IMIS | Flanders Marine Institute

Flanders Marine Institute

Platform for marine research


Publications | Institutes | Persons | Datasets | Projects | Maps
[ report an error in this record ]basket (0): add | show Printer-friendly version

Using data on biomass and fishing mortality in stock production modelling of flatfish
Zhang, C.-I.; Gunderson, D.R.; Sullivan, P.J. (1991). Using data on biomass and fishing mortality in stock production modelling of flatfish. Neth. J. Sea Res. 27(3-4): 459-467
In: Netherlands Journal of Sea Research. Netherlands Institute for Sea Research (NIOZ): Groningen; Den Burg. ISSN 0077-7579, more
Peer reviewed article  

Available in  Authors 


Authors  Top 
  • Zhang, C.-I.
  • Gunderson, D.R.
  • Sullivan, P.J.

    Stock production modelling was used to estimate population parameters such as the carrying capacity, as well as management parameters such as maximum sustainable yield (MSY), the instantaneous rate of fishing mortality at MSY (FMSY) and the sustainable biomass at MSY (BMSY). The input data were not catch and effort data, which usually require adjustments for changes in catchability, but biomass and catch (or fishing mortality), which are frequently available from cohort analysis or direct surveys. The model does not require the assumption of stock equilibrium for estimating parameters. The model was applied to data from the Alaska plaice, Pleuronectes quadrituberculatus, and yellowfin sole, Limanda aspera stocks in the eastern Bering Sea, and the Pacific halibut, Hippoglossus stenolepis, stock in the Gulf of Alaska and Bering Sea. All three stocks are characterized by separation of nursery area and exploitable population. There are at least five age groups present in nursery areas and ten or more in the exploitable stock so that recruitment levels and exploitable stock sizes are well-buffered. Predictions from the surplus production model provided reasonable fits to the biomass time series for all three stocks examined, given the sources of uncertainty in the biomass estimates available. It appears that the stock dynamics for the three species can be described by a relatively simple density-dependent model assuming instantaneous responses in stock biomass via recruitment and growth.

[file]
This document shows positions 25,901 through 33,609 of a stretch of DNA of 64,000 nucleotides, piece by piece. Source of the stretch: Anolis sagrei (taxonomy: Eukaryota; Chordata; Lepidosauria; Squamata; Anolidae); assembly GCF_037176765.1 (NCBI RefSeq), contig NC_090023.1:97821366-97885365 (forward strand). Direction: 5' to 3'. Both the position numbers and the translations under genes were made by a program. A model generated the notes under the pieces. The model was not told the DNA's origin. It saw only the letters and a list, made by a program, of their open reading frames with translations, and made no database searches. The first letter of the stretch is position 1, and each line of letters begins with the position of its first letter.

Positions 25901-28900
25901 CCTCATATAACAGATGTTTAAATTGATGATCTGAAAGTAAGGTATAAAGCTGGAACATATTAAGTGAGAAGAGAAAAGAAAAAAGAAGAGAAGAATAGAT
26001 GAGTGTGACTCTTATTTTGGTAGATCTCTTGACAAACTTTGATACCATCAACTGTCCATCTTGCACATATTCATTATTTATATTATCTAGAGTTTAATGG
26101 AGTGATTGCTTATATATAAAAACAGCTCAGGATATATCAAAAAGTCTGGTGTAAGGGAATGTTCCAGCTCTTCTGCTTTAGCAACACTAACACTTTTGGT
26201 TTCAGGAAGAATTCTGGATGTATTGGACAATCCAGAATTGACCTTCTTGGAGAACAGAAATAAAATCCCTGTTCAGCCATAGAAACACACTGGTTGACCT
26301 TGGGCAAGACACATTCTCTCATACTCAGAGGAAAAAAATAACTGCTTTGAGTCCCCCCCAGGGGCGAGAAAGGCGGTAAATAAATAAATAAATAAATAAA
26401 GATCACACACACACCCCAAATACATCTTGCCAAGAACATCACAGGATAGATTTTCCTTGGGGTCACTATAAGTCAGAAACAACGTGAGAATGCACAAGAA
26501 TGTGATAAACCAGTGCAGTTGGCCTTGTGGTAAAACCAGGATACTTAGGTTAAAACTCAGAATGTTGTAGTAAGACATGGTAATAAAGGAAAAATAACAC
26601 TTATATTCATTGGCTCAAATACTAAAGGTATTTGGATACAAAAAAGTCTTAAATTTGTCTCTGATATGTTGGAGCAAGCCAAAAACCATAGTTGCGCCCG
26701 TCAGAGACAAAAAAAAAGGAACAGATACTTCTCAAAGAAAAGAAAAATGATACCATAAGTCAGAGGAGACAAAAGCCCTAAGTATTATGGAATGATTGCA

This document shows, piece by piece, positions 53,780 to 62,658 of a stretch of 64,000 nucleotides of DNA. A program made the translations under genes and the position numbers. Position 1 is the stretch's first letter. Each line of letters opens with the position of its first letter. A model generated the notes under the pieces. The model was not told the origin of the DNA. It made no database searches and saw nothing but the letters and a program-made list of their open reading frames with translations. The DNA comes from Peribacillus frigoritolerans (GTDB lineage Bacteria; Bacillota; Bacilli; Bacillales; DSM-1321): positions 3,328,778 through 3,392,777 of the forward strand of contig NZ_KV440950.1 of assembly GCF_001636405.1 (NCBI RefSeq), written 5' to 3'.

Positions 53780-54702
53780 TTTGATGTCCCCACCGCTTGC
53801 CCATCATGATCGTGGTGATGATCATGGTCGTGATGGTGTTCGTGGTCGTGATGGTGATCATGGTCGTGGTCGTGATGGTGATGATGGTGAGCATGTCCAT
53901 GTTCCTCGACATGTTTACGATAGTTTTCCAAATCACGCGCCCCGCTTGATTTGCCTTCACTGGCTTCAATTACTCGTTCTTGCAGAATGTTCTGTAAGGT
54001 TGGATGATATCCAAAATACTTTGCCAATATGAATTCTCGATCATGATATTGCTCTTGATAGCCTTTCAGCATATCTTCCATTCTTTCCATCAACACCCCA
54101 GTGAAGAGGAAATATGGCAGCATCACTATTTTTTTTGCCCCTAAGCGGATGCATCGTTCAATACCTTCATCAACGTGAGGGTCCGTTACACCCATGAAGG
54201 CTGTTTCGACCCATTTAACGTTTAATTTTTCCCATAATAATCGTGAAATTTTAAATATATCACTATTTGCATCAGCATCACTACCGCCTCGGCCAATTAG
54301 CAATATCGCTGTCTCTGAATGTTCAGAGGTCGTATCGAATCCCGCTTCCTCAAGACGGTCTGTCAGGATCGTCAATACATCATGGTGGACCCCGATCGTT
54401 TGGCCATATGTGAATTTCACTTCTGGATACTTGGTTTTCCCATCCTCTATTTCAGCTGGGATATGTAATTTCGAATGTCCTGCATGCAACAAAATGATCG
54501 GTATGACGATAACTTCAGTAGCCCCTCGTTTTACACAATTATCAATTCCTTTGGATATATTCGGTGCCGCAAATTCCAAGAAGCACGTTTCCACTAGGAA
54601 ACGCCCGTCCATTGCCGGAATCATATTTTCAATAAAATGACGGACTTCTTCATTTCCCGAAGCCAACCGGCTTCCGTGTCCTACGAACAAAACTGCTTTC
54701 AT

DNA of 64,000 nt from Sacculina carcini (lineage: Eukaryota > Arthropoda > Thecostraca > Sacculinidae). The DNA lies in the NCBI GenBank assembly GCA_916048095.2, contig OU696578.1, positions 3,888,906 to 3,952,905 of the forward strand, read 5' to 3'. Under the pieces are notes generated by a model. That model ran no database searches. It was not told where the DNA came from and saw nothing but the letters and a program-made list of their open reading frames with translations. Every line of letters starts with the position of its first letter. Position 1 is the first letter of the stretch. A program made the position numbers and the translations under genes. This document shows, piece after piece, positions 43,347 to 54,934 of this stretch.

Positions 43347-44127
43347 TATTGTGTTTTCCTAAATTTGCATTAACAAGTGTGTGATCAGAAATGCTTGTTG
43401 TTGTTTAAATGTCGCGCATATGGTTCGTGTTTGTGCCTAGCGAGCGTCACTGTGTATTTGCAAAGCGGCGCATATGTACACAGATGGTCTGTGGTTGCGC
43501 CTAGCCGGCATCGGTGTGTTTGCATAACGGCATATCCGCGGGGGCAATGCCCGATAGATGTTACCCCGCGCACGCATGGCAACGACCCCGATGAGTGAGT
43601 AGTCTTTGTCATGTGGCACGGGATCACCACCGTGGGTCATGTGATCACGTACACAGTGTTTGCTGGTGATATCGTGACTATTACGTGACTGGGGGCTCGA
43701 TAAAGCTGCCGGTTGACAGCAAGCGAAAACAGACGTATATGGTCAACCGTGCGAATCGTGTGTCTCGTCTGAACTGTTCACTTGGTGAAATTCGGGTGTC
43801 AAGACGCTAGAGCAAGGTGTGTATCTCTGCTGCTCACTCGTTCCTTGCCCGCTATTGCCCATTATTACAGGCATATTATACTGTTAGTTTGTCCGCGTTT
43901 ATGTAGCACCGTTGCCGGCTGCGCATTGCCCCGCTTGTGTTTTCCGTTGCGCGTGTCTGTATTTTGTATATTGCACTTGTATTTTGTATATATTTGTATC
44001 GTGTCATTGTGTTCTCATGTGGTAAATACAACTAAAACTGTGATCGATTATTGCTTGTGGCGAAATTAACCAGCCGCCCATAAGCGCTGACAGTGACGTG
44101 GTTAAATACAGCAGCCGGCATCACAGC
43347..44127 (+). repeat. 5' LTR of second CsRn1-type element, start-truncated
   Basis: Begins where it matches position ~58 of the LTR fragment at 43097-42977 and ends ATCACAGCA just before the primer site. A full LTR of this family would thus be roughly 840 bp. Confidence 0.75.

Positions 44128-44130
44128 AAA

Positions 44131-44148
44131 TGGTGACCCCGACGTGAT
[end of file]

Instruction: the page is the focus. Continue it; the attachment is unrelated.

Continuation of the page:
All data in IMIS is subject to the VLIZ privacy policy Top | Authors